8 Journal of Management / Month XXXX to employees, who, in turn, are more likely to develop consensual perceptions of the HPWS (González-Romá et al., 2002; Kozlowski & Doherty, 1989; Luria, 2008; Zohar & Luria, 2010). It is worth noting that in the franchise setting of our study, between-store variation in HPWS perceptions occurs either because store managers differ in their strategy formulation and leadership approaches or because different types of employees select (and are selected) into different stores.5 Within-store variation occurs because different employees in the same store receive different HR treatments or because different employees in the same store per- ceive the same HR treatments differently. Employee consensus relates to sources of within- store variation, and we contend that transformational leadership creates employee consensus through two related, yet different, routes. First, transformational leaders give individualized consideration to employees, which— on the surface—appears to speak against consensus building. However, individualized con- sideration, in essence, implies that each employee receives the treatment he or she needs or deserves, resulting in strong and consensual HPWS perceptions. For example, the stores in our sample provide customer orientation trainings to employees. Groups of employees are likely to know which group members need these trainings most; by providing them to those with the biggest needs, transformational leadership is likely to result in perceptions of fair- ness and equitable treatment, which are critical components of a strong HR system and pre- cursors of employee consensus (Bowen & Ostroff, 2004). Second, transformational leaders are relentlessly communicating the firm’s mission (“What is our reason for existence?” “What do we do, and why do we do it?”) and vision (“How do we get there?”). By doing so, they create unambiguous and unanimous experiences that can be more easily shared among employees than perceptions that result from less consistent messages. Thus, transformational leadership creates a common ground on which employees can better understand how the firm’s HPWS contributes to its strategy process. Insight in this regard comes from General Electric’s former CEO, Jack Welch, who explained, Good business leaders create a vision, articulate the vision, passionately own the vision, and relentlessly drive it to completion. Above all else, though, good leaders are open. They go up, down, and around their organization to reach people. They don’t stick to the established channels. They’re informal. They’re straight with people. They make a religion out of being accessible. They never get bored telling their story. Real communication takes countless hours of eyeball to eyeball, back and forth. It means more listening than talking. It’s not pronouncements on a videotape, it’s not announcements in a newspaper. It is human beings coming to see and accept things through a constant interactive process aimed at consensus. (quoted in Tichy & Charan, 1989: 113) In our study setting, transformational store leaders “articulate the vision, passionately own the vision, and relentlessly drive it to completion” and—in the absence of professional HR departments in these relatively small stores—serve as the functional experts who communi- cate the HPWS to their employees. For example, an HR practice used in the stores is infor- mation sharing. Store managers who exhibit transformational leadership are likely to personally engage in conversations with employees about the nature of customer satisfaction (i.e., our dependent variable), why it is strategically important, and why and how the firm uses HR practices and an HPWS to systematically support behaviors that facilitate it. These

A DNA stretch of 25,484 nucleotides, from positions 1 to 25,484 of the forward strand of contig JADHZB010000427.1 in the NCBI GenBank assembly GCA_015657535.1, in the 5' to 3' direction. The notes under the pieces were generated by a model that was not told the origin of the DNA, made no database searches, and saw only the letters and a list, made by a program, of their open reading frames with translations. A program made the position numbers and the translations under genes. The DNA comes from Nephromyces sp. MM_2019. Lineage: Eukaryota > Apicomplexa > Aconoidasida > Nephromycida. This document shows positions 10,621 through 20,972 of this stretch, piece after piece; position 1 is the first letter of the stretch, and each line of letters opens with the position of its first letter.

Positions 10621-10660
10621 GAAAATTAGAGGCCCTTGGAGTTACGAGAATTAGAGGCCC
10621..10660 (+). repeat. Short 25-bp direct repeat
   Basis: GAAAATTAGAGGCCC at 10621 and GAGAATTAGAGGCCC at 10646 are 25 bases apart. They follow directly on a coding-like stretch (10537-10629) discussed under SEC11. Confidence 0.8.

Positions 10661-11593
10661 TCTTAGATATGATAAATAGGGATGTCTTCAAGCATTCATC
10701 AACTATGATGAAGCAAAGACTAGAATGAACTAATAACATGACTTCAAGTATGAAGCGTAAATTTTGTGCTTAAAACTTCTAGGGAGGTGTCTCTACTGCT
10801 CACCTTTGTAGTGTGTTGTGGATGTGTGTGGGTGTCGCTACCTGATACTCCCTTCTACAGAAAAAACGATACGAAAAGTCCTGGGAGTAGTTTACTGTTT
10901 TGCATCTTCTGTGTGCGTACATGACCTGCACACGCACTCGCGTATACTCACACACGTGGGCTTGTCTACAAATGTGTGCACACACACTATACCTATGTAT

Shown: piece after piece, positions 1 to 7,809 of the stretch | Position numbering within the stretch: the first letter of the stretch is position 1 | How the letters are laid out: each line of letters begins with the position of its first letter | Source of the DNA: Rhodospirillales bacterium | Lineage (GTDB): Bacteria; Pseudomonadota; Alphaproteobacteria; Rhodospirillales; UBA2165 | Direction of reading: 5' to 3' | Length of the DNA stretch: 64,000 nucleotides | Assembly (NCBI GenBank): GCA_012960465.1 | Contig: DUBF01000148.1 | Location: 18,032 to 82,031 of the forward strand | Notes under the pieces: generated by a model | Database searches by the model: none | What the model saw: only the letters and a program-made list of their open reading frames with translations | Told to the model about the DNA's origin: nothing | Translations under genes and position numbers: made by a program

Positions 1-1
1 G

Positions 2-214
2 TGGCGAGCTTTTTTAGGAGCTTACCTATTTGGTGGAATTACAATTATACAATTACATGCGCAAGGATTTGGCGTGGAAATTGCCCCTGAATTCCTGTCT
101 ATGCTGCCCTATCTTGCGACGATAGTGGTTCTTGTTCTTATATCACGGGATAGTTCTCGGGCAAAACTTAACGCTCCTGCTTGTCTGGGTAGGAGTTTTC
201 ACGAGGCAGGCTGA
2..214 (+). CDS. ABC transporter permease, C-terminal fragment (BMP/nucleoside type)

Weller et al. / Consensus on HPWS 9 transformational leaders thereby contribute to a joint understanding of the firm’s strategic goals and to employee consensus on the HPWS in support of these goals. In sum, we hypoth- esize the following: Hypothesis 3: Transformational leadership is positively associated with employee consensus on the HPWS. Consensus effects. In HR system strength theory, employee consensus refers to the “shared perception of what the organization is like in terms of practices, policies, procedures, routines, and rewards” (Bowen & Ostroff, 2004: 205). Borrowing from this and related lit- erature (Carr, Schmidt, Ford, & DeShon, 2003; Collins & Smith, 2006; Jiang, Chuang, & Chiao, 2015), we assume that HPWS consensus has two important effects on the functioning of the HPWS: It moderates the HPWS main effect and leads to a compression in employee attitudes and behaviors. We discuss the interaction or amplifying effect first. HR system strength theory suggests that HPWSs are more effective when they send strong and unambiguous signals that can be easily decoded. In other words, an HPWS has a stronger effect on unit-level job satisfaction (as argued in Hypothesis 1) when there is employee con- sensus. When the HPWS is perceived positively and these perceptions are shared, then the positive HPWS effect on unit-level job satisfaction will be magnified. Likewise, when the HPWS is perceived negatively, the negative HPWS effect on unit-level job satisfaction will be stronger when the negative perceptions are shared among employees. HR system strength theory argues that consensus constitutes a strong situation (Meyer et al., 2010; Mischel, 1968, 1977). When HPWS perceptions are positive on average, consensus implies that many individuals, as in a social contagion process (Hatfield et al., 1994), develop positive attitudes at the same time, thus fostering a climate of trust and mutual concern (Takeuchi et al., 2009), with effects beyond those of the HPWS alone. Along the same line, consensus about a poor HPWS signals distrust and less concern for employees, resulting in a less positive climate and magnifying the negative effect of the poor HPWS on unit-level job satisfaction. In con- trast, low consensus (i.e., perceptual variability) indicates a weak situation marked by differ- ing interpretations of the HPWS, attenuating the HPWS effect on unit-level job satisfaction, whether positive or negative. We therefore hypothesize the following: Hypothesis 4: The HPWS effect on unit-level job satisfaction is stronger (weaker) when employee consensus on the HPWS is strong (weak). When employees perceive an HPWS unanimously, they are more likely to develop similar attitudes toward their work and employer. Thus, employee consensus on the HPWS should also reduce a unit’s job satisfaction dispersion. Like HPWS consensus, job satisfaction dis- persion is a variability-based construct, but there are some important differences between consensus and job satisfaction dispersion. Consensus occurs when employees make sense of an HR system. It is, therefore, related to studies that analyze employee perceptions (e.g., Kehoe & Wright, 2013; Liao, Toya, Lepak, & Hong, 2009) or attributions regarding a firm’s HR system (Nishii et al., 2008; Sanders & Yang, 2016). It is also related to studies of organi- zational climate, defined as “shared perceptions of organizational policies, practices, and procedures” (Carr et al., 2003: 605). Job satisfaction dispersion, in contrast, mirrors the atti- tudinal response to the HPWS consensus-building process.